Honoree Joe Payne Sr was lauded for his long and successful career in racing, and he spoke of his early days at Pine Brook Stadium. "We started at Pine Brook in 1971 with a car I copied from Fletcher Fish," Payne said. Fish was one of the pioneering car owners of the early ATQMRA. Payne continued, "Past champion Joe Kidd ran the car for us and we've been at it ever since."

Joe Payne Sr is rightfully proud of his accomplishments as a car owners but was quick to talk of his great racing family. "Racing has kept my family together for many years, it's our way of life," Payne said. "I am so proud of my boys, they have become great racers, but more importantly the have become great people." Payne was joined at the track for this event by his family, including his wife, Betty.

With the accolades Payne also received a pen-and-ink rendering of himself standing next to his first TQ with Kidd at the wheel, prepared by Bill Force. "This brings back so many found memories," Payne said. "I am so grateful for the people I have been surrounded by in racing."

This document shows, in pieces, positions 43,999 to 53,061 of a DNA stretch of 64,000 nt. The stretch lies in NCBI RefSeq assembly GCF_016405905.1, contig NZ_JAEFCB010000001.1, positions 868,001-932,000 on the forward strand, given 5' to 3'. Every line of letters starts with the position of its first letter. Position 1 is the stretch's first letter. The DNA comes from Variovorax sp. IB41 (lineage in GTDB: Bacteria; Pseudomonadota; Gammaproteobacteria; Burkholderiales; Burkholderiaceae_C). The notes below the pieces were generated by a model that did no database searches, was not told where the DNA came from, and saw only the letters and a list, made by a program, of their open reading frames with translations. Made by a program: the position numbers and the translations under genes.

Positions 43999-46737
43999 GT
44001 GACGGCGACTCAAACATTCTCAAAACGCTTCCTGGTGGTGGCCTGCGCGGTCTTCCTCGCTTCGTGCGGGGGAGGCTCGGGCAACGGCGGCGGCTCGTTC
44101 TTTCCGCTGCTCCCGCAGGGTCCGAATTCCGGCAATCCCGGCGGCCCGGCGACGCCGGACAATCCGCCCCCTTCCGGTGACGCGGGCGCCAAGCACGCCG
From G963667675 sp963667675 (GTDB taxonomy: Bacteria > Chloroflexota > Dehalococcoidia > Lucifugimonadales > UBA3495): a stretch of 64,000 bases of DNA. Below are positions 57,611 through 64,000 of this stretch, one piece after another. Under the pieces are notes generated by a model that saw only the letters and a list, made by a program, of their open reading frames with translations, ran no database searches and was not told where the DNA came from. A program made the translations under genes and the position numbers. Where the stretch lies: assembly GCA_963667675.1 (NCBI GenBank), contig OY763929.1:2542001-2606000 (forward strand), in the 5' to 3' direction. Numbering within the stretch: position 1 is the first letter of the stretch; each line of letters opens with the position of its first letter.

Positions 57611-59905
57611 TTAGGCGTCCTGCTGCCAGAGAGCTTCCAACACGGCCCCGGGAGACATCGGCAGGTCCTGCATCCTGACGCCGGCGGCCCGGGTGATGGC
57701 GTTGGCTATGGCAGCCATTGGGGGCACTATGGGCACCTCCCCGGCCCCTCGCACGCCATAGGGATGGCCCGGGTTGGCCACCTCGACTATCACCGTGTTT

Joe Payne Jr, known to most as Joey, was equally touched by the proceedings. "I am so proud of my father, my family, such a special night." Joey, teary eyed, continued, " I have chosen to step back from running full time here at Oswego and spend more time with my family." Joey’s decision is understandable, despite his considerable racing success at Oswego, because the track is 280 one-way miles from his home in New Jersey.

When the cars of the Vintage Club took to the Oswego track for demonstration runs, Joe Payne Sr saw his two sons, Joey and John, and his grandson Joe Payne III among the drivers in the gleaming vintage machines.